The Edgar Award-winning author Megan Abbott feels at home writing about subjects most of us wouldn’t touch with a ten-foot pole. Her newest novel, Give Me Your Hand, concerns a young scientist researching premenstrual dysphoric disorder, a severe, poorly understood form of PMS. Periods aren’t the only taboo Abbott’s intent on examining. Her previous novels engage parent-child relationships, mass hysteria, and the desires of young people with a Hitchcockian fluency and sense of urgency.
Abbott is the author of nine novels and The Street Was Mine, a nonfiction study of gender and race in twentieth-century hard-boiled fiction which grew out of her graduate studies at New York University. In time, Abbott’s enthusiasm for detective novels led to a somewhat accidental career writing novels that inhabit the world of classic noir while tangling with contemporary issues. Her books are described as crime fiction, psychological thrillers, and domestic noirs, labels which disguise the fact Abbott’s stories are first and foremost works of supremely consumable art. There is an art in sustained momentum, after all, an artfulness in telling a story so well that readers simply “can’t put it down.” Abbott is gracious but skeptical of the labels applied to her work, with a keen sense of the impulses that drive us, often subconsciously, to use certain words or categories.
Abbott traveled from her home in Queens to meet with me over two days in February in an office off of Times Square, now nearly unrecognizable as the grimy seventies setting of The Deuce, the David Simon HBO series about New York City police corruption, organized crime, and the dawn of the pornography industry, for which Abbott is a writer. Abbott’s encyclopedic knowledge of film, psychology, and pop culture led our discussion to such fascinating and unlikely places as noir’s popularity in times of tumult, the gothic nature of the suburbs, and why The Real Housewives reality-TV series reminds her of an Edith Wharton novel.
SR: Your first book, The Street Was Mine, is a critical study of the white male hero figure in hard-boiled fiction. It grew out of your PhD dissertation at NYU, correct?
Abbott: Yes. At that time, the late nineties, there was very little academic study of hard-boiled fiction being done—it was considered pulp, not to be taken seriously. But, for me, these books were—and are—so rich. I became very interested in the trope of the “tough guy” as we see it take shape in the genre. The “tough guy” persona derives primarily from writers like Mickey Spillane. His detective hero, Mike Hammer, is hypermacho, wildly violent: he’ll take on the mob, the Russians. He’s almost a Superman. But when you look at most hard-boiled heroes, they’re not so tough. Instead, you find a kind of gender panic. Masculinity in crisis. Take Raymond Chandler’s detective hero Philip Marlowe—in those books, manhood is constantly under threat. He risks violence at the hands of powerful men, emasculation at the hands of the femme fatale. Masculinity doesn’t feel secure, and it doesn’t feel like the solution to anything. Alternately, Marlowe seems to find a fascination with—and fear of—the feminine. If Spillane has control over everything, Marlowe feels control over nothing, not even himself. Race is complicated in these books too. There’s a great fear that whiteness doesn’t mean what it once did—it no longer guarantees privilege.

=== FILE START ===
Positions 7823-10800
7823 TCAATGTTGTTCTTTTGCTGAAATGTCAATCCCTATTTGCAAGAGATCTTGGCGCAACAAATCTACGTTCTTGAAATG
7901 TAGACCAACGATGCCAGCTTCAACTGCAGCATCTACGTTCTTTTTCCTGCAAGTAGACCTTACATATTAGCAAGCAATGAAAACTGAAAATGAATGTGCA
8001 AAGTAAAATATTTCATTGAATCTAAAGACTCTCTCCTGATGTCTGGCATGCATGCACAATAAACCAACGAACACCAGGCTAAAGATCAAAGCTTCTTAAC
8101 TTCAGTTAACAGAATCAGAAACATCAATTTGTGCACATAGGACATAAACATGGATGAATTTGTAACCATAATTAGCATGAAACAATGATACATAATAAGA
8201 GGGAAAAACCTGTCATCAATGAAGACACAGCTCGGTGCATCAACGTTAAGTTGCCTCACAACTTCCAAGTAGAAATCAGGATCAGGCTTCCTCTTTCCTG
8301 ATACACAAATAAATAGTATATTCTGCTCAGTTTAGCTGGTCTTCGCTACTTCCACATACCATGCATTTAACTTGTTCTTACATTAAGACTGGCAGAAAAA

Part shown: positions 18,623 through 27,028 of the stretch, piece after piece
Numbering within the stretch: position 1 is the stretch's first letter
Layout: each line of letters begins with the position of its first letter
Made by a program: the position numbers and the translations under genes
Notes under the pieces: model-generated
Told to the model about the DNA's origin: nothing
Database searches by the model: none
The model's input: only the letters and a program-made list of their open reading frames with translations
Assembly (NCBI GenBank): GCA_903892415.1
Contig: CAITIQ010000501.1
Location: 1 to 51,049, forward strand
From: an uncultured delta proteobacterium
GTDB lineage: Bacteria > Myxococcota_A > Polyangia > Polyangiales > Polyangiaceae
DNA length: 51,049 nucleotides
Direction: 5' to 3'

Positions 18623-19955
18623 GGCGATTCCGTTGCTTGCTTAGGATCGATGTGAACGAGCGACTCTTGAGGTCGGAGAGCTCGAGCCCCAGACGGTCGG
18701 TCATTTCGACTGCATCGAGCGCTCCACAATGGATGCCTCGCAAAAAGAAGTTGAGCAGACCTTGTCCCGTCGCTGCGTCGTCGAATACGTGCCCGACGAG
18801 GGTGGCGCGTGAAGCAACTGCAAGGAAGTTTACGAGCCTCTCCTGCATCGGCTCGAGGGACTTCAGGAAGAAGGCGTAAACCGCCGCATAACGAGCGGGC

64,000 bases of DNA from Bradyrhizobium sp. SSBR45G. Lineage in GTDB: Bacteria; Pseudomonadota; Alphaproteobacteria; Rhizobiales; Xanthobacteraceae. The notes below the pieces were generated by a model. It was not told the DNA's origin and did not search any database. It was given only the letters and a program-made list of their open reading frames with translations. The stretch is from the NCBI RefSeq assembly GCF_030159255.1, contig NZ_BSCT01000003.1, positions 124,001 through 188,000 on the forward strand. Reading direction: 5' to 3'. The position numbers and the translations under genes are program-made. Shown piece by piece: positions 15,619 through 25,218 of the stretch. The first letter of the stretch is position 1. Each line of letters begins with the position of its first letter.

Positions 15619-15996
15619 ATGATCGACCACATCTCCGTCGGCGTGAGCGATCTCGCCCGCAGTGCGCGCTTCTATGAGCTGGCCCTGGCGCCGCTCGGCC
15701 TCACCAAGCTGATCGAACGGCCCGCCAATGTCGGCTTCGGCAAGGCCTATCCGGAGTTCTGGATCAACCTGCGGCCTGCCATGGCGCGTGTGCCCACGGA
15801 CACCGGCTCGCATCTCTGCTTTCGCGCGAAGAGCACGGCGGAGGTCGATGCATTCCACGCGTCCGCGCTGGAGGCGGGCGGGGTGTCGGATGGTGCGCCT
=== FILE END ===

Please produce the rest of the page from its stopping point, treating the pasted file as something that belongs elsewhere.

When these tough guys appeared in Hollywood movies, however, all that ambiguity and hysteria was erased. Instead, you have Humphrey Bogart as Marlowe, or as Dashiell Hammett’s Sam Spade, and he’s so cool and tough and can handle anything or anyone. People tend to remember the movies, but those books present a much more ambiguous and sometimes even subversive view of identity.
During my research, I read nothing but noir for about two years, immersing myself in Chandler, Chester Himes, and James M. Cain. I just fell head over heels for these books, the world they painted, and the interest was more than critical, more than theoretical. They stirred my imagination, and I began writing what became my first novel, Die A Little, as a way to inhabit the world of these books from a different angle—not from an analytical perspective, but an imaginative one. It was very liberating: I felt as if I’d discovered a place where there were no rules, which I think is the feeling you get with first novels.
SR: Before we go any further, how would you define the term “hard-boiled” versus “noir” fiction?
Abbott: Hard-boiled is distinct from noir, though they’re often used interchangeably. The common argument is that hard-boiled novels are an extension of the wild-west and pioneer narratives of the nineteenth century. The wilderness becomes the city, and the hero is usually a somewhat fallen character, a detective or a cop. At the end, everything is a mess, people have died, but the hero has done the right thing or close to it, and order has, to a certain extent, been restored. Law and Order is a great example of the hard-boiled formula in a contemporary setting. Noir is different. In noir, everyone is fallen, and right and wrong are not clearly defined and maybe not even attainable. In that sense, noir speaks to us powerfully right now, when certain structures of authority don’t make sense any longer, and we wonder: Why should we abide by them? Noir thrived in the forties after the Depression and World War II, and in the seventies, with Watergate and Vietnam, for similar reasons.